Owing to the financial burdens of maintaining such a large residence he was forced to fire all the staff of the mansion, which was by now left mostly unfurnished. Not only mired in debt as a result of the large fees, gifts and bribes he had given to the Ottomans in the previous years, his first-born son was diagnosed epileptic, and he himself had contracted syphilis causing horrendous disfiguration of his nose.
In 1809 Hamilton, Deputy Minister in the Foreign Office, suggested to Lord Elgin in a letter that a group of third parties could set a fair price for his collection to be sold to the British government.
Lusieri returned to Athens in 1809 to confront a difficult situation: A large number of cases containing artifacts from the Acropolis had remained piled up in Peireus throughout the war between France and Britain. He tried to charter vessels to transport the antiquities, but an order arrived from Constantinople not to remove any of the cases. Lusieri once again bribed the Kaymakam with extravagant sums of money and managed to remove the antiquities in 1810.
Again the cases were sent to England via Malta. Usually the cases had to be repaired there, as they were being shipped under very poor conditions, smashing in the ship’s hold and damaged by humidity. Their ordeal continued even when they reached British ports, where they remained unclaimed due to Elgin’s ongoing captivity in France.
The collection was gathered in a house in London and was later left exposed in wooden cases outdoors. When Elgin returned to England he exhibited parts of his collection in the shed of another house.
In 1810 Elgin married Elisabeth Oswald, the daughter of a neighbor landowner, and together they bore eight children. Having already fathered four children from his first marriage, Elgin’s financial obligations were mounting. By now his first wife had married Robert Ferguson, and due to his high debts and lack of resources after his divorce, Elgin was forced once again to move his collection, this time into a coal shed of a mansion, as he could not even afford a warehouse in which to store them. In 1810 Elgin reached the conclusion that he should sell his collection.
Many people disapproved of Lord Elgin’s actions for removing the marbles. Lord Byron in particular was especially critical. The British Museum made a number of offers to Elgin to acquire his collection, and a Select Committee of the British Parliament was convened to oversee the purchase of the collection. As Elgin’s debts mounted, his collection was held as collateral. The British Select Committee, despite overwhelmingly proof to the contrary, chose conveniently to ignore that Lord Elgin had acquired his collection by taking advantage of his position as a British ambassador to Constantinople.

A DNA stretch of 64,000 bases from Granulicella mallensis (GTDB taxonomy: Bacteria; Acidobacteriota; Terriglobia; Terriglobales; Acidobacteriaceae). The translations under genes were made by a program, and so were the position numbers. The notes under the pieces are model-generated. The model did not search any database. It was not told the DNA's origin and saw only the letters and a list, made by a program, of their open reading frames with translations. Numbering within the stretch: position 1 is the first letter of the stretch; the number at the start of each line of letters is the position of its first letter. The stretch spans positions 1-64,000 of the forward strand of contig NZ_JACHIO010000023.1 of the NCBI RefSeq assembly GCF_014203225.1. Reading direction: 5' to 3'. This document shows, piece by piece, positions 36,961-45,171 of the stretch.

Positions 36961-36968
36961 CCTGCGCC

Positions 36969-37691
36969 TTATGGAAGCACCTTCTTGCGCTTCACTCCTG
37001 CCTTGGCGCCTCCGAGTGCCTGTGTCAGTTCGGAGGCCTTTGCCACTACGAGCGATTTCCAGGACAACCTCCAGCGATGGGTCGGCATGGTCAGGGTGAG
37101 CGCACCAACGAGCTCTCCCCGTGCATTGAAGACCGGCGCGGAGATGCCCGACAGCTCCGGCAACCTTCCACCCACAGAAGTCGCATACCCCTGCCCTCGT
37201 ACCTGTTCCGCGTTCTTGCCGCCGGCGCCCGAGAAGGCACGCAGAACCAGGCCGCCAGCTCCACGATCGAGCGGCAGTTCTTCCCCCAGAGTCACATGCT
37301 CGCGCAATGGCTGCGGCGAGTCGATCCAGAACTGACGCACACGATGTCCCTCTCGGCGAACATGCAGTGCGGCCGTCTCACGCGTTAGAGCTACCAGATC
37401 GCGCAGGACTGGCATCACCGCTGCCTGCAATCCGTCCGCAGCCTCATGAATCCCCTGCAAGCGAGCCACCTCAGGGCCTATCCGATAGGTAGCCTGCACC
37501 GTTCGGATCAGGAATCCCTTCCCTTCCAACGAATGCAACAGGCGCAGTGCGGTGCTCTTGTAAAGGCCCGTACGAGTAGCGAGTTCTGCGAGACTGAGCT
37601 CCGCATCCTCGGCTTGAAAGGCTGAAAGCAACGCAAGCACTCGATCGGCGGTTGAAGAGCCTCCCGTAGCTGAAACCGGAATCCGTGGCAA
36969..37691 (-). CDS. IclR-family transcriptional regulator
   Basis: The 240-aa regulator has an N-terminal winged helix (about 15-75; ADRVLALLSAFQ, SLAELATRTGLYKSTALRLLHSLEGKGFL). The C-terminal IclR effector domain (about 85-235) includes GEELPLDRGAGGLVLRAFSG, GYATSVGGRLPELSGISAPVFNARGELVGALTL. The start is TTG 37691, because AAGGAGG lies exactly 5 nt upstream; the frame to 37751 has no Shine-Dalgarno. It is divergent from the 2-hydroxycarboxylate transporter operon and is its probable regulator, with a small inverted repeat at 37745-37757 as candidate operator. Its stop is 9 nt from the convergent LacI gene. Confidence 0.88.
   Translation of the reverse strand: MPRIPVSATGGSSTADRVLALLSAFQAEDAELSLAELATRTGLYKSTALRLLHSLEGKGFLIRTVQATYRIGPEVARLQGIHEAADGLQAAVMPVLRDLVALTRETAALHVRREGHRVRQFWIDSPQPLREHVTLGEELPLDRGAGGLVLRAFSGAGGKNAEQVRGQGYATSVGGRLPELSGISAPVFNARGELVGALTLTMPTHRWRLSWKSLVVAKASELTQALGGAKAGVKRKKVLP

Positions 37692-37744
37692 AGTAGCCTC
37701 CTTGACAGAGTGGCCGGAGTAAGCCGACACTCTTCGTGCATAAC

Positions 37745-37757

The British Parliament voted 80 to 30 in favor of purchasing the collection. During the deliberations, numerous criticisms were voiced over this acquisition. It was then, for the first time that the MP Hugh Hammersly proposed that the marbles should be returned to Greece as soon as conditions were favorable.
Elgin became an art dealer in Paris. Following Lusieri’s advice, he even sent a clock to Athens inscribed with his name as a benefactor to the people of the city. A few years later, it was burned in a fire. Some said the Athenians could no longer stand counting the hours that the marbles were away from their city. During the Greek revolution, the Turks were besieged on the Acropolis. Short of ammunition and in an effort to make bullets, they began detaching the lead joints, thus destroying the fulcrums of the columns. When the Greeks learned of this, they offered them lead in exchange for them ceasing to harm the monuments.
In 1820, Elgin returned to the House of Lords as a representative of Scotland, a position he kept until his death. Ironically, in 1821 he became a member of the Phil Hellenic Committee that supported the Greek revolution. Despite all his efforts, he ended his days owing vast sums of money. He was finally forced to flee his creditors to France where he lived penniless until his death in Paris, on November 4th 1841.